The royal couple also visited a distillery near Balmoral Castle in 1848, and the queen, like everyone who tours the facility today, received a dram of Scotch whisky. According to The Private Life of the Queen, “She has for many years contented herself with a small portion of Scotch whisky, which is distilled expressly for her near Balmoral, at the small distillery of John Begg, and which is carefully mixed by her personal attendant with either Apollonaris [a sparkling mineral water], soda, or Lithia water [spring water containing lithium salts].” Known now as Royal Lochnagar Distillery, it’s located in Cairngorms National Park.

Victoria could put away a six- or seven-course meal in half an hour with no breaks and certainly no chatting. She made the buffet popular, and to share her table, you had to eat fast. When she was finished, so were you.

5. Queen Elizabeth II // Jam Pennies

Queen Elizabeth II cuts a cake at a women's event.
It's not a jam penny, but it will do. / Chris Jackson/GettyImages

Elizabeth II loved jam pennies, a type of tea sandwich, according to a U.S. News report in 2022. “The queen was served jam pennies in the nursery as a little girl. She’s had them for afternoon tea ever since,” explained Darren McGrady, her private chef for 11 years, on his YouTube channel. Making these sandwiches is a snap: Spread a little butter and jam (the queen preferred homemade strawberry) on slices of white bread, bring them together to make a sandwich, and cut them into circles the size of old British pennies.

Though she had her favorite dishes, Elizabeth wasn’t a foodie. Her meals were served not too hot nor too cold nor too spicy, according to former royal chef, Graham Newbould. She hated waste and would eat leftovers. She was known to occasionally take her dinners on a tray while watching TV. She also banned specific foods and ingredients from touching royal lips in public and private: Shellfish, garlic and onions, spaghetti sauce, pasta, or anything drenched in sauce were never served to, or by, her.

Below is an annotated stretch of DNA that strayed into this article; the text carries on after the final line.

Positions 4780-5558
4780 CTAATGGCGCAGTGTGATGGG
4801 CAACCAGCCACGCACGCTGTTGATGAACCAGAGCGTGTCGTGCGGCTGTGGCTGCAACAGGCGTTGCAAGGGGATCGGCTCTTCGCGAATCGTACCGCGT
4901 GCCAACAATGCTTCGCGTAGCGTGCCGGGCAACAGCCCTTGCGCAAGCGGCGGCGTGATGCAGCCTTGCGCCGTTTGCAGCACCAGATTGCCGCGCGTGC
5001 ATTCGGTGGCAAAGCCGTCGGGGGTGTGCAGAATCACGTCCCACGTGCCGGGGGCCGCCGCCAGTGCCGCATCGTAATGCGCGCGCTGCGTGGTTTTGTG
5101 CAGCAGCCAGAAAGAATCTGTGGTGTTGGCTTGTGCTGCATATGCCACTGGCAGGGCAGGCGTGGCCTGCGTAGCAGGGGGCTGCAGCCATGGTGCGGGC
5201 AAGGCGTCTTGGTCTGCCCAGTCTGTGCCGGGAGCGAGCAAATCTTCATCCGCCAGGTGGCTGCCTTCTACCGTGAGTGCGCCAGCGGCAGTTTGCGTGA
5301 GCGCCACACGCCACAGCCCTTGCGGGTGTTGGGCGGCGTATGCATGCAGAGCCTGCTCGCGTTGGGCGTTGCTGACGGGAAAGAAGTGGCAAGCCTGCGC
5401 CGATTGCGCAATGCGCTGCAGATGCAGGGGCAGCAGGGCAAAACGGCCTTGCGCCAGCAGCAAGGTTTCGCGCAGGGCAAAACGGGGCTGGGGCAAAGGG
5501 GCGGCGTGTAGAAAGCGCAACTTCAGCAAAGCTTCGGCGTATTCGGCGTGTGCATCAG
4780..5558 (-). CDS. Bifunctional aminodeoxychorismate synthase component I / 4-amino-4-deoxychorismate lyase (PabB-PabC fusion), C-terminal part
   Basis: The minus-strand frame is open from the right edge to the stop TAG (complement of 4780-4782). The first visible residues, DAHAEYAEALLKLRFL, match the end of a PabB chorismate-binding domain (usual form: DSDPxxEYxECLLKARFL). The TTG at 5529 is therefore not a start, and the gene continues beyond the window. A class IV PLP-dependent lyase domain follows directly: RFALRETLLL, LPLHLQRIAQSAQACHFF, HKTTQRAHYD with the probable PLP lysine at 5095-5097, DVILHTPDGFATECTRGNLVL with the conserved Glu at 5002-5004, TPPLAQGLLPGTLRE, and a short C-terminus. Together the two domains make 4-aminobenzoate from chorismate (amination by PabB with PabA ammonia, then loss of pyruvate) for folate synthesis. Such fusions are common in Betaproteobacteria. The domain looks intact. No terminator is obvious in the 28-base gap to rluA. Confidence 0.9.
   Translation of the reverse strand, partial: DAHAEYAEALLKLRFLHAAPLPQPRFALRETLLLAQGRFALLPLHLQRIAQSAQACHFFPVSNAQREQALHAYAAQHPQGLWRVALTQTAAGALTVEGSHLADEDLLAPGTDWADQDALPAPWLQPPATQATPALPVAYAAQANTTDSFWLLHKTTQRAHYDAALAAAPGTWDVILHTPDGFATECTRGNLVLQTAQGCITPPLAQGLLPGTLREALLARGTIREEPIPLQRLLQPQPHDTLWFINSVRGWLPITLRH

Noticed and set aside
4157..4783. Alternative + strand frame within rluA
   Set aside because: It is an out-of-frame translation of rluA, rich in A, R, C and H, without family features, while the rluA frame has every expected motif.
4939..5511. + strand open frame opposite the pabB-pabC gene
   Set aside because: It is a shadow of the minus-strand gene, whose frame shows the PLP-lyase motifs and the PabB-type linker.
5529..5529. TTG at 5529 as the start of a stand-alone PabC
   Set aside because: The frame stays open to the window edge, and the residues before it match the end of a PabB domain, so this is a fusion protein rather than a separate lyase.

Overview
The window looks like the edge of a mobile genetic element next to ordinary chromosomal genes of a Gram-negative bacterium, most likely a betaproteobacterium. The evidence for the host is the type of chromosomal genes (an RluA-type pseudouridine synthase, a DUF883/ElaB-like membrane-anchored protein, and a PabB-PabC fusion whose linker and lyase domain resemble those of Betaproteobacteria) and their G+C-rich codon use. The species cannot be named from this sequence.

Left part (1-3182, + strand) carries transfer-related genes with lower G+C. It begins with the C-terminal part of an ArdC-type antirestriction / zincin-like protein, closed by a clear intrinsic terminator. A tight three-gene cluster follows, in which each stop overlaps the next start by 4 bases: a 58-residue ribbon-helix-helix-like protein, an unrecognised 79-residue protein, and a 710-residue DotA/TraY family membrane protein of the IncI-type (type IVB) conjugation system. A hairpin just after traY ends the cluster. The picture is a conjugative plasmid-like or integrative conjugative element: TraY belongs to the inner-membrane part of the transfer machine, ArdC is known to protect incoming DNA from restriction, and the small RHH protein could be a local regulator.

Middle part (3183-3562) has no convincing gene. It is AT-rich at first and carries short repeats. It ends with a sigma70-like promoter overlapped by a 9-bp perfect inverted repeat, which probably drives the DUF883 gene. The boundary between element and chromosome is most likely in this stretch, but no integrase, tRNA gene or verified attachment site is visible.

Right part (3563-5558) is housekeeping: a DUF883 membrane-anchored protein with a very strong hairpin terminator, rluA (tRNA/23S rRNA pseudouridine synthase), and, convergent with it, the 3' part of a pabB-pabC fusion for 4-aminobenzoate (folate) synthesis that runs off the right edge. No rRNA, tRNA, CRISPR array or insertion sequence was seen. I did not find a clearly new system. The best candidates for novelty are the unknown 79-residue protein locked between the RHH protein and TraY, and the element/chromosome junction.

6. King Charles III // Extremely Precise Picnic Sandwiches

Prince Charles (now King Charles III) visits a Welsh elementary school at lunchtime
The king has strong opinions on sandwich preparation. / WPA Pool/GettyImages

When traveling, King Charles III will eat only food brought from Highgrove, his private estate in Gloucestershire that he has been operating as an organic farm and gardens since 1980. Though Charles usually skips lunch, he has been known to request the “perfect” picnic sandwich while visiting Chatsworth, a great stately home in Derbyshire.

According to the Daily Meal, Herv Marchand, the former chef for the estate, received the king’s exact instructions for making the sandwich. “Charles wanted a homemade organic granary [roll] exactly 8 centimeters in diameter, and cut in half. I was told I had to cut it exactly to size if it were too big or small. I would butter the first half with mayonnaise, add pesto, shredded salad leaves, and an egg, which had been fried on both sides so that it was not runny. I would then have to season the eggs and add two thin slices of Gruyere cheese.”

On the other half of the roll, he slathered butter and Marmite, then gently combined the sandwich. The final flourish? To give it a rustic appearance, the chef covered it with white flour.